Bugatti is ready to deliver the La Voiture Noire, a one-of-a-kind model introduced at the 2019 edition of the Geneva auto show. Based on the Chiron, the coachbuilt coupe meets the same quality standards as a series-produced car.
Making the La Voiture Noire a reality took two years because it underwent a long list of tests before Bugatti signed it off. As we've previously reported, it was blasted with thousands of gallons of water to ensure it's watertight and was driven flat-out on a track, among other evaluations. Over 65,000 engineering hours were invested into the project, a number that underlines the significant differences between the La Voiture Noire and the Chiron it's related to. And yet, Bugatti managed to keep the show car's lines and finer design details intact during development.
While the quad-turbocharged, 1,479-horsepower 8.0-liter W16 engine comes from the Chiron, all of the carbon fiber exterior panels are new and the wheelbase is slightly longer. Bugatti also notes each headlight features 25 individually-milled elements, and that the grille was 3D-printed. Overall, the La Voiture Noire wears a purer, more touring-oriented design than the aforementioned Chiron and the Divo. It's not fitted with a rear wing, for example.
Interior photos haven't been released, but we're told the seats are upholstered in Havana Brown leather. It creates a classic ambience that matches the turned aluminum inlays scattered across the cabin, like on the center console.
There is but a single example of the La Voiture Noire, and Bugatti's not taking bids. The coupe is already sold to an anonymous collector, who paid 11 million euros (about $13.4 million at the current conversion rate) for it before taxes enter the equation. Time will tell if the new owner reveals his or her identity, drives the car, or keeps it tucked away in a private collection. In the meantime, the French firm will work on bringing the Centodieci to production.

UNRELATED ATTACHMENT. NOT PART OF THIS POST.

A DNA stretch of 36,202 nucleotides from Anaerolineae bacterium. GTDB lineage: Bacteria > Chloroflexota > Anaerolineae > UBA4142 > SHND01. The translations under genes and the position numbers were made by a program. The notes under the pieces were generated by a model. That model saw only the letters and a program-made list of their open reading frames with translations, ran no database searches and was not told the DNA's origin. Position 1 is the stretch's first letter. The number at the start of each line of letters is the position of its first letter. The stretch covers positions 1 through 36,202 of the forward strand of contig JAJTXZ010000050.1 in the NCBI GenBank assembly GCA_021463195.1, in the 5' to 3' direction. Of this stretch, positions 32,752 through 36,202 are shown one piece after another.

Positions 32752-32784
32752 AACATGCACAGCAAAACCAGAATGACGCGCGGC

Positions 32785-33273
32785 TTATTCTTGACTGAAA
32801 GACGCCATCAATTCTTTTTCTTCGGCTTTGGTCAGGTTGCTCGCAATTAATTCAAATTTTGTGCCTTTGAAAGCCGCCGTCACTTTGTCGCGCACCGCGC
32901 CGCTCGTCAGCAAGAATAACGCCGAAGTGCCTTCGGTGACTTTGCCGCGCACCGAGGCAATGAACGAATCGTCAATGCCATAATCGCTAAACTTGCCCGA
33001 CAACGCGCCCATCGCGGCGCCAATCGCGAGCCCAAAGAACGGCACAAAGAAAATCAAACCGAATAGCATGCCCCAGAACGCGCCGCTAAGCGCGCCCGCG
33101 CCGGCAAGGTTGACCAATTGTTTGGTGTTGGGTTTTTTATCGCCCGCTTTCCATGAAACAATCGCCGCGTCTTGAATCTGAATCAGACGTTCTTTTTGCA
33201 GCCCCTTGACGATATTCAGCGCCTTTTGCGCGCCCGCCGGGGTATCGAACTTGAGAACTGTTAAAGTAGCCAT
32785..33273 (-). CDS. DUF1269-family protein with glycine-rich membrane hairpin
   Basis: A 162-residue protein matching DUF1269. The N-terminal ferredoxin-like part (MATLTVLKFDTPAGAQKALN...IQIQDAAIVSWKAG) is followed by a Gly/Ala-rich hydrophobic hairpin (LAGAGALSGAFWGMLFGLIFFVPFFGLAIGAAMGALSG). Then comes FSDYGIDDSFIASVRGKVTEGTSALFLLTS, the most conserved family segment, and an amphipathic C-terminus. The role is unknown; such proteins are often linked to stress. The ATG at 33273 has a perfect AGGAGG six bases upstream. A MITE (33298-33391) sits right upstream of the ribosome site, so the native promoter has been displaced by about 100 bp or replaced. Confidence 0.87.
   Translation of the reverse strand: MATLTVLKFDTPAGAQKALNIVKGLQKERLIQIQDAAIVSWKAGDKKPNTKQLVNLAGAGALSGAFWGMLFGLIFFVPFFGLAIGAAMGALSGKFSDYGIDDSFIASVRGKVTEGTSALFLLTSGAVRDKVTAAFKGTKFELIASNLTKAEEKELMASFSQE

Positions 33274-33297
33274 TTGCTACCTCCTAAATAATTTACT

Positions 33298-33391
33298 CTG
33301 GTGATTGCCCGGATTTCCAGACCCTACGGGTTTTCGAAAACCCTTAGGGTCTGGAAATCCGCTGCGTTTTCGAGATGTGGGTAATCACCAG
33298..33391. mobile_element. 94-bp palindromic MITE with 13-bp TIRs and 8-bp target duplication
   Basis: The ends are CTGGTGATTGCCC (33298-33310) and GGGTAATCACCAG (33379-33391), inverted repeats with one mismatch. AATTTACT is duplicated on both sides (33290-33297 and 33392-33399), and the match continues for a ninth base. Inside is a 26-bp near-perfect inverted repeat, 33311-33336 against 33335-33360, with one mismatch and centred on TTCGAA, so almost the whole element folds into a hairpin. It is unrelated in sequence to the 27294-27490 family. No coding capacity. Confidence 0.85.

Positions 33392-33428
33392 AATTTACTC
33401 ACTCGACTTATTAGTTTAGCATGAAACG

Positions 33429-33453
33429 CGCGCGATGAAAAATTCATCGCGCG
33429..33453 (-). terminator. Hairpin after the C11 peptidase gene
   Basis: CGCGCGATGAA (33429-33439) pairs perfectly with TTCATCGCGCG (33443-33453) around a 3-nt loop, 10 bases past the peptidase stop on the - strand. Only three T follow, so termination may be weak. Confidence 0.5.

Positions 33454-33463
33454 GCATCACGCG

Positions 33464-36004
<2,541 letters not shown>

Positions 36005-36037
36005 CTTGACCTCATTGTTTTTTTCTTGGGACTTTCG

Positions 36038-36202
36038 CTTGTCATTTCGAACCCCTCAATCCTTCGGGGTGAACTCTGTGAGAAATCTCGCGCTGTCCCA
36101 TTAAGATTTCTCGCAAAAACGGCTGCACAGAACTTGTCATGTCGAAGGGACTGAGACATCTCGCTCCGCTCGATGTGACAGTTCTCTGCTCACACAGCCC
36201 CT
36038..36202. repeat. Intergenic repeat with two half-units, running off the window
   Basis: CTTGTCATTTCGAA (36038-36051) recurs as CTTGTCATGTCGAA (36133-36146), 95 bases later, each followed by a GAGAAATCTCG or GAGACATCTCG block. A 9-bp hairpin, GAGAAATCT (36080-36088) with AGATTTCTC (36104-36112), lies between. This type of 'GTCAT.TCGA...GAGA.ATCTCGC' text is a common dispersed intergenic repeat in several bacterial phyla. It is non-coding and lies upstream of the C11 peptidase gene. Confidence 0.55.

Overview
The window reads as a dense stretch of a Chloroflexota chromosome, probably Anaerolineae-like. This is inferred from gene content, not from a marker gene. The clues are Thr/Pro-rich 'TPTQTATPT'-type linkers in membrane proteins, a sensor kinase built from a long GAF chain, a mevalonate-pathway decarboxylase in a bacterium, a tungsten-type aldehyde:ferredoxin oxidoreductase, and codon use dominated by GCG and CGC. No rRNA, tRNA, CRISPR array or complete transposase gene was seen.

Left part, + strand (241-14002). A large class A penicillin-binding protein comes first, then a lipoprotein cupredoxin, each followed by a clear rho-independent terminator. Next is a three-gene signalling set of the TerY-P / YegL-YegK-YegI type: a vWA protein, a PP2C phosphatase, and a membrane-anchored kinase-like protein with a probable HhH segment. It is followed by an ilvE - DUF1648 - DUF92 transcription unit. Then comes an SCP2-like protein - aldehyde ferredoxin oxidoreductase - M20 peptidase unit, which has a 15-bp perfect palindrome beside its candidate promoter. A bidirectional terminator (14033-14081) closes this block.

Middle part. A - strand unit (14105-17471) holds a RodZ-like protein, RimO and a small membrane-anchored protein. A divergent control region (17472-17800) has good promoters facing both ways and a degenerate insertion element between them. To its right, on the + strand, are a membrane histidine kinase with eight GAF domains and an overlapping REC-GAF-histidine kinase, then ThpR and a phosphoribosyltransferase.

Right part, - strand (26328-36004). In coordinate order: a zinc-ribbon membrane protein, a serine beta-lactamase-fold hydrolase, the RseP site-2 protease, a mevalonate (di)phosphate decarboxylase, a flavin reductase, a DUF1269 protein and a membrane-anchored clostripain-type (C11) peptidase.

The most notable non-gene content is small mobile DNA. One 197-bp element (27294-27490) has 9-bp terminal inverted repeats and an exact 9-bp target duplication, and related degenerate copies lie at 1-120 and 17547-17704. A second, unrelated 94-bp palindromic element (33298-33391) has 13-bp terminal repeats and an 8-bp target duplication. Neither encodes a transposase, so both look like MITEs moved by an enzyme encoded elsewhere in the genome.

Perhaps inspired by Bugatti's success, some of the other luxury carmakers have started breathing new life into the long-lost tradition of coachbuilding during the past few years. Rolls-Royce notably created a yacht-inspired, one-of-a-kind convertible called Boat Tail for an anonymous couple that reportedly paid approximately $28 million for it.
What's in a name?
La Voiture Noire literally translates to "The Black Car" in French. It's entirely black, but there's more to it than paint and trim. Bugatti design boss Achim Anscheidt explained his team drew inspiration from one of the four examples of the Type 57 SC Atlantic built; it was driven by Jean Bugatti, the son of company founder Ettore Bugatti, and nicknamed La Voiture Noire. It enigmatically disappeared before World War II, and it hasn't been found since. It could have been destroyed during the conflict, but there's a sliver of a chance that it's hidden in a barn somewhere in a remote part of France; crazier things have happened. If found, it would be worth tens of millions of dollars.
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